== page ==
ESET anti-virus editor has post a blog post the 18th December regarding a “new” malicious Apache module how inject malicious content into web pages served up by compromised servers. The malware, named Linux/Chapro.A by ESET, is using a XOR loop obfuscation and other techniques in order to evade detection by system administrators. ESET also reported that the malware was actively used by Exploit Kits, and precisely by Sweet Orange. Some screenshots were provided by ESET, but no samples.

I was interested by this new malware, cause few weeks ago another malicious Web server module was found, but this time targeting nginx in proxy mode, but with the same purposes.

Based on the few information’s provided by ESET I began my investigation in order to find samples and have more details on the malware.

My first track was the “C_ARRAY_BAN_USERAGENT” string present in the ESET screenshots. By a simple search on Google I found a presentation made by russian security researchers, in October 2012, and describing the usage of malicious Apache modules by Exploit Kits (Page 19 of the presentation). String “C_ARRAY_BAN_USERAGENT” was present in this presentation. The original discovery is attributed to Unmask Parasites in September 2012.

If you take a look at page 23 of the presentation and to the screenshot made by ESET. Do you not see any similarities ?

ESET screenshot of Linux/Chapro.A behaviors

ESET screenshot of Linux/Chapro.A behaviors

Russian Presentation Screenshot Apache Module Behaviors

Russian Presentation Screenshot Apache Module Behaviors

ESET screenshot of Linux/Chapro.A behaviors

ESET screenshot of Linux/Chapro.A behaviors

Russian Presentation Screenshot Apache Module Behaviors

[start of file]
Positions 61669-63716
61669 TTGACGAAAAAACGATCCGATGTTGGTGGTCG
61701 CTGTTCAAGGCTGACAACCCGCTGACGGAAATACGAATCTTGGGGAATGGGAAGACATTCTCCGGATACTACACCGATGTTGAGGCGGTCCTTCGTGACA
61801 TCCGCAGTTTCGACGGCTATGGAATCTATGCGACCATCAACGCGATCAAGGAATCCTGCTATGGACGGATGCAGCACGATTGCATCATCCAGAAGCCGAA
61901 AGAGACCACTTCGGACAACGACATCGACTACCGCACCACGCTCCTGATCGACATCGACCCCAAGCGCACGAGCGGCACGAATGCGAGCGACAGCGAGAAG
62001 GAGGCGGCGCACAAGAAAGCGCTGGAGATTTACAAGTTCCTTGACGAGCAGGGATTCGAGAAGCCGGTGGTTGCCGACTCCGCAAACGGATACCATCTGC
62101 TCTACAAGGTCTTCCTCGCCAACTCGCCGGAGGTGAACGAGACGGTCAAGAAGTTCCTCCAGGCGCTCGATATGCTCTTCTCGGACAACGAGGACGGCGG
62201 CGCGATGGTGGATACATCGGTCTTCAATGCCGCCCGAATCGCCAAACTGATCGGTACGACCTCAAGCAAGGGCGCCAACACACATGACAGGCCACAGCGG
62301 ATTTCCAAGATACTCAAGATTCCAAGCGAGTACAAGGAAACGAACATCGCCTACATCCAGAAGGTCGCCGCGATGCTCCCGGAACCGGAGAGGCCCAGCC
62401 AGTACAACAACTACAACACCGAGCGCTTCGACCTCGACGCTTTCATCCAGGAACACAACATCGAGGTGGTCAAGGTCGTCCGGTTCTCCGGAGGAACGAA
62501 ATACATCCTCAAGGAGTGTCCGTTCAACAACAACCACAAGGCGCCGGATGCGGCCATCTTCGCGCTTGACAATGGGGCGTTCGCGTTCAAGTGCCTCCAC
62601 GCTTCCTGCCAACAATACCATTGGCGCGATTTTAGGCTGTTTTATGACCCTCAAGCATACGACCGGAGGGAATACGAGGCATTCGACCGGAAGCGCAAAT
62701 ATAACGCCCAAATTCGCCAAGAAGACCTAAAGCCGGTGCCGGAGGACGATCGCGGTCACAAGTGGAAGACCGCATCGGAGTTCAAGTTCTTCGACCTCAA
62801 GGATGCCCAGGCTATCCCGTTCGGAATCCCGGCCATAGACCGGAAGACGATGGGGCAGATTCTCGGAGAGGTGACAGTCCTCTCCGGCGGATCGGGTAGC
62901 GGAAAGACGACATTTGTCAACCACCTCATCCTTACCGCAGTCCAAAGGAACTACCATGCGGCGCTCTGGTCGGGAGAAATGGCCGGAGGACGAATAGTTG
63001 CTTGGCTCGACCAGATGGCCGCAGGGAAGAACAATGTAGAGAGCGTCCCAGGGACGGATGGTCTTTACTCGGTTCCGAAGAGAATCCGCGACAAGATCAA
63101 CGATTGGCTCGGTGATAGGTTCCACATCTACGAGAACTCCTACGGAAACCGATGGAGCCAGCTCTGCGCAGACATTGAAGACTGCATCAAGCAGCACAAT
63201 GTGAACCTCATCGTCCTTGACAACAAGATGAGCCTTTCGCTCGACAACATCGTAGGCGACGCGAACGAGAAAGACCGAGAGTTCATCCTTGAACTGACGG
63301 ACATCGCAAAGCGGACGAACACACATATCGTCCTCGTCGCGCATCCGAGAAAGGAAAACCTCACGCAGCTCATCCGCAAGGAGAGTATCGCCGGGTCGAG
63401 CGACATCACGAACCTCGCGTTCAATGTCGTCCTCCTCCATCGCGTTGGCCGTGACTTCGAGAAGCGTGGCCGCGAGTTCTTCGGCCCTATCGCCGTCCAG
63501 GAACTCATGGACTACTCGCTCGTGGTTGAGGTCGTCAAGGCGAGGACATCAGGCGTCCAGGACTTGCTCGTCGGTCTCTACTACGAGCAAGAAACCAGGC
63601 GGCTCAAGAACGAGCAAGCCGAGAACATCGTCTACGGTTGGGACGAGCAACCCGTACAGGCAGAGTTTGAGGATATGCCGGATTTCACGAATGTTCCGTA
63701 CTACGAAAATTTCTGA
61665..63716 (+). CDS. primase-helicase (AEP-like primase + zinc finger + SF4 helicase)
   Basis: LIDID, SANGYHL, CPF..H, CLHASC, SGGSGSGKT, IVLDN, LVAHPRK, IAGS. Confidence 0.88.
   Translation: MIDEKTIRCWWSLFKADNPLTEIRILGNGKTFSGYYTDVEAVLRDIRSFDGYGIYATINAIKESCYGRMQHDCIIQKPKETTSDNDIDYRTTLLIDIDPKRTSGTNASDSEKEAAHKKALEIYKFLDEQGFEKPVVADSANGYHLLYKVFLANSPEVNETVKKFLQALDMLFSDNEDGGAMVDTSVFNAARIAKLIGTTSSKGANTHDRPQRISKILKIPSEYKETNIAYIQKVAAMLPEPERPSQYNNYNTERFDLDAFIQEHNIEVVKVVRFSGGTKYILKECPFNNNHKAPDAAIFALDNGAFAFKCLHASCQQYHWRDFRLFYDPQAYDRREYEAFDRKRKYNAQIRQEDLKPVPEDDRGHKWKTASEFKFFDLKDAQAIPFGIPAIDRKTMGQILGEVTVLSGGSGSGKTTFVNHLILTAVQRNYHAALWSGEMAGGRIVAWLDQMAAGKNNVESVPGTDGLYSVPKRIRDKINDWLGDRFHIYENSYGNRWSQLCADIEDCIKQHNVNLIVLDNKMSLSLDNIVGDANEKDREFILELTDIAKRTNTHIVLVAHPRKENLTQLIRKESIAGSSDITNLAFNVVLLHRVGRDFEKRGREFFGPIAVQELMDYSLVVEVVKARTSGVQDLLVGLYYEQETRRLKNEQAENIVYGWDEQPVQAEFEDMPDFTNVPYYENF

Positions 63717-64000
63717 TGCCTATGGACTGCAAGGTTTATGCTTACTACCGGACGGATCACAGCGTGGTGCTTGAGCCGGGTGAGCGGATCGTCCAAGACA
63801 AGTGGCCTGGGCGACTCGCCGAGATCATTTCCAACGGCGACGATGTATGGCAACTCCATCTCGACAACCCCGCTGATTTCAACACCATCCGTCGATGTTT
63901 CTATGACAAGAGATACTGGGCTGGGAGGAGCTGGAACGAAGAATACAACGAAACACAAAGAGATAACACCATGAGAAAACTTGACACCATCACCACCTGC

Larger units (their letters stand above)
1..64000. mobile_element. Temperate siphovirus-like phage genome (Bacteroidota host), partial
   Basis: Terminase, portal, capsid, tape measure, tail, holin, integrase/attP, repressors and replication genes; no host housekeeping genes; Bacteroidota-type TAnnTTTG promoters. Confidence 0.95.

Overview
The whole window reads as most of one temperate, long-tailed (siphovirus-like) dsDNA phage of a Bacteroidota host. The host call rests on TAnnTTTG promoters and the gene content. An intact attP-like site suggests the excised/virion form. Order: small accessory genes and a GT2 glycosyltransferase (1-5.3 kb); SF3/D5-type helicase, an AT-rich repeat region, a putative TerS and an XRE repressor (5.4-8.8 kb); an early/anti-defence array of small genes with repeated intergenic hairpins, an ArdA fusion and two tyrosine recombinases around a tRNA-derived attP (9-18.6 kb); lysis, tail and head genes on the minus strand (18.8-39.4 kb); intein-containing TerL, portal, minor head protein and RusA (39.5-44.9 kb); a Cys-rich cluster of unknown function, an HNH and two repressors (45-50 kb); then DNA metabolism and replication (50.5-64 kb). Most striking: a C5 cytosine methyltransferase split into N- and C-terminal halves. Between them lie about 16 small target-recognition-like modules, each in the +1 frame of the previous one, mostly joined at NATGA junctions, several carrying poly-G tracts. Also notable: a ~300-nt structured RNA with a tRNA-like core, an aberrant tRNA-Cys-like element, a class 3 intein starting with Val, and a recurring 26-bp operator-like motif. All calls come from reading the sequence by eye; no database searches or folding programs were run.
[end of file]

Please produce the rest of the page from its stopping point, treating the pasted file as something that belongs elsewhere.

Russian Presentation Screenshot Apache Module Behaviors

I saw here too much similarities between the malicious Apache module discovered by Unmask Parasites and ESET Linux/Chapro.A.

Hopefully Unmask Parasites has provide more details (some strings) of the malicious Apache module in his blog post, in order to continue my investigations. The malicious Apache module was linked to Darkleech module by the author of this module on Russian underground forums.

Also hopefully, malware.lu had one sample of Linux/Chapro.A (e022de72cce8129bd5ac8a0675996318) and I had the possibility to compare ESET sample and strings provided by Unmask Parasites in his blog post. If you take a look at my strings comparison results between the two samples (Unmask Parasites stringsLinux/Chapro.A strings), also if you compare the capabilities and behaviors between the two samples, they’re is no doubt Linux/Chapro.A is not new but he is only Darkleech.

Another interesting point is that Darkleech has a new version since mid-November.

Capture d’écran 2012-12-19 à 23.17.30

Translation is “After a pause, resumed sales! Please knock old customers for updates, current version 2012.11.16!“.